1. How many acres of public lands does the BLM-Alaska manage? The BLM-Alaska manages approximately 72 million acres of public lands.
2. Are Alaska lands still being given away?
Yes, BLM-Alaska is still processing applications and conveying land under the 1906 Native Allotment Act program, the Alaska Statehood Act, the 1971 Alaska Native Claims Settlment Act as well as the Alaska Native Veterans Act passed in 1998. More information can be found at the Alaska Land Transfer Program Website.
3. Are there lands in Alaska that are available for homesteading? No, there are no longer federal lands in Alaska available for homesteading, homesites, headquarter sites and/or trade and manufacturing sites. All such federal programs expired in 1986 as a result of the Federal Land Policy and Management Act (FLPMA) of 1976. Under FLPMA, Congress directed the government to manage remaining public lands for long-term retention. Therefore, the BLM has no land disposal program. However, the State of Alaska has a land disposal program that periodically makes land available only to Alaska residents. Visit or contact the Alaska Department of Natural Resources for additional information on the State's disposal program.
4. When is the next land sale? Visit or contact the Alaska Department of Natural Resources as all such federal programs expired in 1986 as a result of the Federal Land Policy and Management Act (FLPMA) of 1976.
5. How can I find out the status of lands in Alaska? Visit the BLM-Alaska State Office PIC or contact us by phone (907-271-5960) or email (email@example.com). You may also visit or contact the State of Alaska.
6. What are ANCSA and ANILCA? Enacted in 1971, the Alaska Native Claims Settlement Act (ANCSA) was passed to address the land claims of Native Alaskans. ANCSA created twelve Native-owned regional corporations, granted 962 million dollars in seed money, and authorized the Native corporations to select 44 million acres of federal lands in Alaska.
The Alaska National Interest Lands Conservation Act (ANILCA) was signed into law by President Jimmy Carter in 1980. ANILCA is a land conservation statute that protects over 100 million acres of federal lands in Alaska, doubling the size of the country’s national park and refuge system and tripling the amount of land designated as wilderness. ANILCA expanded the national park system in Alaska by over 43 million acres, creating 10 new national parks and increasing the acreage of three existing units. Learn more Alaska specific laws concerning BLM.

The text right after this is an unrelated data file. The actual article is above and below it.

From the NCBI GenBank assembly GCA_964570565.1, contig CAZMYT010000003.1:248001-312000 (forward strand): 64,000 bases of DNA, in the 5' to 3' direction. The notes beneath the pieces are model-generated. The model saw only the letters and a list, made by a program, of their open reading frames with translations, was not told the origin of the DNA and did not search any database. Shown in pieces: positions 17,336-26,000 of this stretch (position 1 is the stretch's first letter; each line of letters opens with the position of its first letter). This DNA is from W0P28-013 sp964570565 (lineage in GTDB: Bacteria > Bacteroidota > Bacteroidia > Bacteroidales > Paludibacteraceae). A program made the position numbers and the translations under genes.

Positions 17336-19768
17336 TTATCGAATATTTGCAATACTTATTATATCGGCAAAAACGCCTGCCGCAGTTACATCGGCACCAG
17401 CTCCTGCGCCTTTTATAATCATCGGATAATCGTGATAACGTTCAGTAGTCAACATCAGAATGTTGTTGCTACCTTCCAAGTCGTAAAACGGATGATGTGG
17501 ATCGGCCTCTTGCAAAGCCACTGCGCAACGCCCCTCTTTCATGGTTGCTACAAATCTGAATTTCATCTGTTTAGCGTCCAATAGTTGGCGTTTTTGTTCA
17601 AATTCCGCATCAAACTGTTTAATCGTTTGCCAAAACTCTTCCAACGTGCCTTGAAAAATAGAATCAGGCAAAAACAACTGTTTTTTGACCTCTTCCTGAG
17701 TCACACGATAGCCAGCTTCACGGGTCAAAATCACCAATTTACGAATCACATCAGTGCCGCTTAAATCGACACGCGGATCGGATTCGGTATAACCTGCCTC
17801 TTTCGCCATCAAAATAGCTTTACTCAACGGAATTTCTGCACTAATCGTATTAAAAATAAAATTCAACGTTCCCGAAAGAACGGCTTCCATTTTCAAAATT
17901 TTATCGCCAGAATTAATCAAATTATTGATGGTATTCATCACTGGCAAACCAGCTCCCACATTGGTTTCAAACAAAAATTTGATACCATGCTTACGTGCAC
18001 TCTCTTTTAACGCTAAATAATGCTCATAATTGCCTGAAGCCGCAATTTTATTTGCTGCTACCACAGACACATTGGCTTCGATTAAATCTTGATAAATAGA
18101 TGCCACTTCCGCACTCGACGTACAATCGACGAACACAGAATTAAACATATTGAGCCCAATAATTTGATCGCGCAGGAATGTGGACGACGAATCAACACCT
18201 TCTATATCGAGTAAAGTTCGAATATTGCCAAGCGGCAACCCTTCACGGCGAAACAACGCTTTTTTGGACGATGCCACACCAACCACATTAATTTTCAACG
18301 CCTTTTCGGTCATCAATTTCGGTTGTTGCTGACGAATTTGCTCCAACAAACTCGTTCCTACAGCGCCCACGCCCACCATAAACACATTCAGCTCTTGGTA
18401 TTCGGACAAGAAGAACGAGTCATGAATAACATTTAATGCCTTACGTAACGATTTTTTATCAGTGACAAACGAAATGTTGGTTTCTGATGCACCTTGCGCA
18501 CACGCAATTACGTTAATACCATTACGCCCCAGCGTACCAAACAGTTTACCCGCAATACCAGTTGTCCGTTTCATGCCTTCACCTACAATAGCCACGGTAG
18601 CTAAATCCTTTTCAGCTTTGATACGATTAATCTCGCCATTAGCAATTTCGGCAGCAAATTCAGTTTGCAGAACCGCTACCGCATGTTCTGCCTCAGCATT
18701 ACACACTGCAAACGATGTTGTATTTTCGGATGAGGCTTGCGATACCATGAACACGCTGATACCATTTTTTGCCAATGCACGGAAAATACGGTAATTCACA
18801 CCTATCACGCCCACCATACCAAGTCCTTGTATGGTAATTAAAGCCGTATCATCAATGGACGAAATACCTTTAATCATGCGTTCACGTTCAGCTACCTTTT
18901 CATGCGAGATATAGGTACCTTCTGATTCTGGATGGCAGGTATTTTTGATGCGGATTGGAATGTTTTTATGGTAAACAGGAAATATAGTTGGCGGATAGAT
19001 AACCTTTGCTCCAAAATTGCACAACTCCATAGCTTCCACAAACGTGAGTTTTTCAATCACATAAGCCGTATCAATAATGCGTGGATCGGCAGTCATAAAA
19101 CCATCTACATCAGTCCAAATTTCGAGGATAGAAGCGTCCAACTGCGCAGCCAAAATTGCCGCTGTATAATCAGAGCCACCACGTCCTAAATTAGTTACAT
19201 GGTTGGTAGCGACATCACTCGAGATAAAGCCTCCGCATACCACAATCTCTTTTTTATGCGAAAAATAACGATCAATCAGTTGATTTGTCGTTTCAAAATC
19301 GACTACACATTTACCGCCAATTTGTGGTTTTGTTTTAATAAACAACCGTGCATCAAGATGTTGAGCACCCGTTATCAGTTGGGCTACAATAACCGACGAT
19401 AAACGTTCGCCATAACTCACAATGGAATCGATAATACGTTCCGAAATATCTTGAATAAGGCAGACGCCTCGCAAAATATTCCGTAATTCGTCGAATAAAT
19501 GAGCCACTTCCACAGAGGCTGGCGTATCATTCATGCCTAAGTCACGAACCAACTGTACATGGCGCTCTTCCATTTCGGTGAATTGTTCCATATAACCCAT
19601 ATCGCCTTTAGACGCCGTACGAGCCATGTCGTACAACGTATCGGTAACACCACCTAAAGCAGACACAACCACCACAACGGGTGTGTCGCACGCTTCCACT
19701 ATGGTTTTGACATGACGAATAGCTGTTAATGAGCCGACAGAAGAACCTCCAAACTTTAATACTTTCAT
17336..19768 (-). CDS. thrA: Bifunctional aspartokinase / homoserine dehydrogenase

7. Where can I go to cut down Christmas trees? Information on Christmas tree cutting within the Kenai National Wildlife Refuge, which is managed by the U.S. Fish & Wildlife Service, can be obtained at the following website: http://alaska.fws.gov/nwr/kenai/VisitorsEducators/visiting/winter/christmas.htm or by calling (907) 262-7021. Additional Anchorage-area information involving holiday tree cutting can be obtained from the Alaska Division of Forestry at 907-761-6300 or the Chugach National Forest office in Girdwood at 783-3242.
8. Where can I cut fire wood? The BLM sometime issues a list of BLM public land locations from which fire wood can be appropriately obtained. You should visit or contact the BLM-Alaska State Office Public Information Center to determine if a list has been published. You may also wish to visit or contact other governmental agencies, most notably the Forest Service and the U.S. Fish and Wildlife Service, as they may also allow this practice on lands they manage.
9. How can I get a copy of a conveyance document (patent, certificate of allotment, etc.)? Visit the BLM-Alaska State Office PIC or contact us by phone (907-271-5960), fax (907-271-3684) or email (firstname.lastname@example.org).
10. How can I obtain survey plats and survey notes?
Visit the BLM-Alaska State Office PIC or contact us by phone (907-271-5960), fax (907-271-3684) or email (email@example.com).
11. How long is the Iditarod Trail and are there any cabins for public use anywhere along the trail? The Iditarod Trail is approximately 2,300 miles, but the BLM does not manage the entire trail. The BLM operates four public shelter cabins along certain portions of the Iditarod Trail. Cabin use, which is shared, is free and does not require a reservation. The cabins are located (from South to North) at Rohn, Bear Creek, Tripod Flats, and Old Woman. Click here for map. The cabins are accessible over land in the winter, with the exception of Rohn, which has an emergency airstrip. Other Iditarod Trail management agencies have public cabins along the trail, but use generally requires a reservation and is not free. The PIC sometimes has Iditarod posters. Visit or contact the BLM-Alaska State Office PIC at 907-271-5960. To find out more about the trail, visit the Iditarod National Historic Trail website.
12. How do I file a mining claim and how do I know which lands are available for mining? Visit our Mining website for answers to these questions.
13. Where can I go to pan for gold? Most gold panning sites are located on State lands. The northern tier (Fairbanks ) is generally the best place for gold panning. You can also find more information on our gold panning web page.
14. I would like to fish, hike, hunt, camp, and take photos while in Alaska. What do I need to know about where to go, permits, etc. to take advantage of the best outdoor recreation and do it legally?
- Fishing (Federal Website) /Fishing (State of Alaska Website)
- Hiking Trails
- Camping and campgrounds
- Hunting (Federal website) / Hunting (State of Alaska website)
15. How can I get a right-of-way? See Obtaining a Right of Way on public lands
16. How do I get an oil and gas lease? See Oil and gas leasing
17. What types of land use activities require a permit?
- Energy Exploration